From 1831 through 1916, the national Boston Pilot newspaper printed some 45,000 "Missing Friends" advertisements placed by friends and relatives in attempts to locate loved ones lost during emigration. These ads, consolidated into edited volumes, provide a valuable record of a poor emigrant population trying to reach one another.
“Since it was a very large movement of people, many of whom left little behind, it’s hard to know the personal stuff,” said Emer O'Keeffe, an editor of several of the volumes. “This is what the ads provide; they speak directly to us, and this intimacy makes them appealing. John Fallon ‘had light hair, blue eyes; was about four feet, four inches in height; wore a blue spencer, a new scoop shovel cap, a fancy pants and had a freckled face.’ You can really see this boy! You can often glimpse a personality. Thomas Sullivan was described by his wife as ‘of medium height, brown hair, fair complexion, and free in conversation.’ The vulnerability of individuals left stranded is also clear. James Rourke’s wife and children were ‘daily mourning his absence.’ Catherine Kelly sought her husband, signing herself ‘the mother of his four living children.’ The voices of these emigrants resonate still.
In their own words, through the Boston Pilot listings, emigrants express their hope, fear and loss. “The ads run the gamut of immigrant experience and the tone reflects this,” Emer O’Keeffe said, “From personal emotions – vulnerability and loss, hope and pride when things are going well – to the larger social movements. The tone of the 1847 listings, for example, is very different from that of the 1890s when the immigrants are more prosperous and social networks much more evolved. … [Famine emigrants] certainly didn’t give up the hope of locating [their loved ones]. Many immigrants placed ads again and again for family they might not have seen or heard from in decades. And the ads weren’t cheap: thousands paid their daily wage and more ($1) for an ad that would run three times.”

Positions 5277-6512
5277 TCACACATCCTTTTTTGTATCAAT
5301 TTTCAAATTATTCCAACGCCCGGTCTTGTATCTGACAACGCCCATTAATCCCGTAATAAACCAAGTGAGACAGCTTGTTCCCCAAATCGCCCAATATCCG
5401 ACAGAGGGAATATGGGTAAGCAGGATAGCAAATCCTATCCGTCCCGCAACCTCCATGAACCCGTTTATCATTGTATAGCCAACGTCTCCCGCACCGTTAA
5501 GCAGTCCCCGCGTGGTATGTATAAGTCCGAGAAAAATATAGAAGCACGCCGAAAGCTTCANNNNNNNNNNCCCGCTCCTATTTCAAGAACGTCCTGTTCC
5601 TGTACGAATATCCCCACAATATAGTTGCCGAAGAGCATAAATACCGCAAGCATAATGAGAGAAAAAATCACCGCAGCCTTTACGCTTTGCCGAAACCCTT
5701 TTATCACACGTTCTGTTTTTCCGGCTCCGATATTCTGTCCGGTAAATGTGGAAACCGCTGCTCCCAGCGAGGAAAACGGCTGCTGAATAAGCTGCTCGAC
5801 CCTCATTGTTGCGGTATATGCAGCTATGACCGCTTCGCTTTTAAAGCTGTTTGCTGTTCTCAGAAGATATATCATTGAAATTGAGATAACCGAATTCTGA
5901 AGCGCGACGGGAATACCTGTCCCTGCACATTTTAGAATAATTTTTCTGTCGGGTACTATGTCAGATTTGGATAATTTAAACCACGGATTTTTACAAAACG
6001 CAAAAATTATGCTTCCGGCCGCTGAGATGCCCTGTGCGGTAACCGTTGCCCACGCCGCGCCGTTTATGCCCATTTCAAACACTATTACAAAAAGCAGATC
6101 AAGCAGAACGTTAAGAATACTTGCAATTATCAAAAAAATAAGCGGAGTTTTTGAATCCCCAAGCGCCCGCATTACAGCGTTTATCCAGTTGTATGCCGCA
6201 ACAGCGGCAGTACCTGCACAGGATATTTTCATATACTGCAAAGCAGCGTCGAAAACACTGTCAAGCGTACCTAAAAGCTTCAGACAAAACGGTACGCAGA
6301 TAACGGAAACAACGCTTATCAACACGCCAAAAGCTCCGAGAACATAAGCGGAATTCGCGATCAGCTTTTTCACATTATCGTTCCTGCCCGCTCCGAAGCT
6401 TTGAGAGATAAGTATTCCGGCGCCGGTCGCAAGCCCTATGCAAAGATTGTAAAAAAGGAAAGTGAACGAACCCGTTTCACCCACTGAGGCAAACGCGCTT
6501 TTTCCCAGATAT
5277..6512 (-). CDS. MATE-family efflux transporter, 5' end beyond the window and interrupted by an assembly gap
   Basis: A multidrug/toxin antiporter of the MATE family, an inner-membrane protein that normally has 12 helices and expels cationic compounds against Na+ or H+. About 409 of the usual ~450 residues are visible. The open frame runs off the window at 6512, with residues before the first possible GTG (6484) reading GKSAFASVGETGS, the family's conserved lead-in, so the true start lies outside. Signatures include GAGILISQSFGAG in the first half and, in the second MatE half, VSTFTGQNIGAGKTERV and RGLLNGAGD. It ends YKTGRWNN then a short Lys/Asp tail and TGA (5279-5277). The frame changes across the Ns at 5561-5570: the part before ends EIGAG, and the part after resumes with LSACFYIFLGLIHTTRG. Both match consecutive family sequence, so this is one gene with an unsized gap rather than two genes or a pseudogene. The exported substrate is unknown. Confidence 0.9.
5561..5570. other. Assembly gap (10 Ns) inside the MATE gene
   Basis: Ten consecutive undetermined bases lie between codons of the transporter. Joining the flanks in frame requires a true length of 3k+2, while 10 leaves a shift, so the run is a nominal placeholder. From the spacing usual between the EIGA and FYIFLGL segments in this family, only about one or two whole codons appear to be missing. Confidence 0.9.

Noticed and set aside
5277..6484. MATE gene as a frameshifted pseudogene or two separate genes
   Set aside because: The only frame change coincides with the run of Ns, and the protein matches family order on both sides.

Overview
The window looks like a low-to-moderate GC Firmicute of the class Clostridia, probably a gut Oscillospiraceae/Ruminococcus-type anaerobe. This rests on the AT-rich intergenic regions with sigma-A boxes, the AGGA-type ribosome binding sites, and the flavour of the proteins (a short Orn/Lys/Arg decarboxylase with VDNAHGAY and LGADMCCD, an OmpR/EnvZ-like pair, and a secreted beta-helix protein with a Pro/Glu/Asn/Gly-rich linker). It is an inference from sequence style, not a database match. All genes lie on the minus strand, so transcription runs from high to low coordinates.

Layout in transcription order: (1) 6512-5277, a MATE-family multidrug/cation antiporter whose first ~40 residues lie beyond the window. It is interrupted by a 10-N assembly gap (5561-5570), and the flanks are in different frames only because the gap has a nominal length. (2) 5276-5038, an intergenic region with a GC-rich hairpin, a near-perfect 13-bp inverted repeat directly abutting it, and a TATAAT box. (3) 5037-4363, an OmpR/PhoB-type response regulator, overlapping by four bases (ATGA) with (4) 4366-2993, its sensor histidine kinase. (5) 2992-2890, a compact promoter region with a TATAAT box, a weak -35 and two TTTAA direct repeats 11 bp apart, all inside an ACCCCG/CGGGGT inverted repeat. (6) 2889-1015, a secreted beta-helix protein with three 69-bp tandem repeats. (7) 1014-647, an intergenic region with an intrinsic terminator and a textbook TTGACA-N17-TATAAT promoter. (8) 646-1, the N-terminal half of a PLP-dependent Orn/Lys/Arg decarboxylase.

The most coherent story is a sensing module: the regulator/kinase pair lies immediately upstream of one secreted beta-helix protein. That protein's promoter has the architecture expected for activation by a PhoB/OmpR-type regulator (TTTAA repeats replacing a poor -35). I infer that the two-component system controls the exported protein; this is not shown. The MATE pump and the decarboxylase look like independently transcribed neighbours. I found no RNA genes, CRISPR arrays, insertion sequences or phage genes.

Emer O’Keeffe embarked on this project with a personal resonance. “I came to the U.S. in 1983 to attend Northeastern University’s graduate history program,” she told Irish America. “The 1980s was a very grim time economically in Ireland, with huge numbers of people emigrating to the U.S., England, and Australia. Most of my undergraduate class ended up emigrating. But I was the only member of my large family to leave home, and back then it wasn’t as easy to stay in touch. We didn’t have cell phones or e-mail, and phone calls were more expensive. We wrote a lot of letters! It was easy to empathize with the homesickness many of the immigrants experienced; as well as the need to stay connected with family and to create an Irish community in America.”
Boston Pilot Listings from 1847:
16 October 1847
Of DENNIS MCCARTHY, late of Killmichael, co’y Cork, who sailed from Liverpool on the 1st of last May, and left his wife, Ellen Ahearn, in Quarantine near Quebec, in June. She is now in Troy, N. Y., and wishes to know his whereabouts. Any information respecting him will be thankfully received by addressing a line to Ellen McCarthy, care of Stephen Duffy, Troy, N. Y.
Of JOHN QUILMAN, late of the parish of Inch, co’y Tipperary, who sailed from Waterford with his family last April. His daughter, Mary Harrington, wishes him to know that her husband, James Harrington, died on their passage to this country; also her two children since. She is now in Troy and wishes to know where her father is. Any information respecting him will be thankfully received by Mary Harrington, care of S. Duffy, or Mrs. Daly, Fifth street, Troy, N. Y.
27 November 1847
Of ANTHONY and PATRICK WATERS, natives of co. Mayo. They are informed that their sister, Mary, who was married to Patrick Boyle, is anxious to hear from them. Her husband died on the passage. Should this meet their eye they will write to her immediately, care of the editor of the Pilot, Boston, Ms.
4 December 1847
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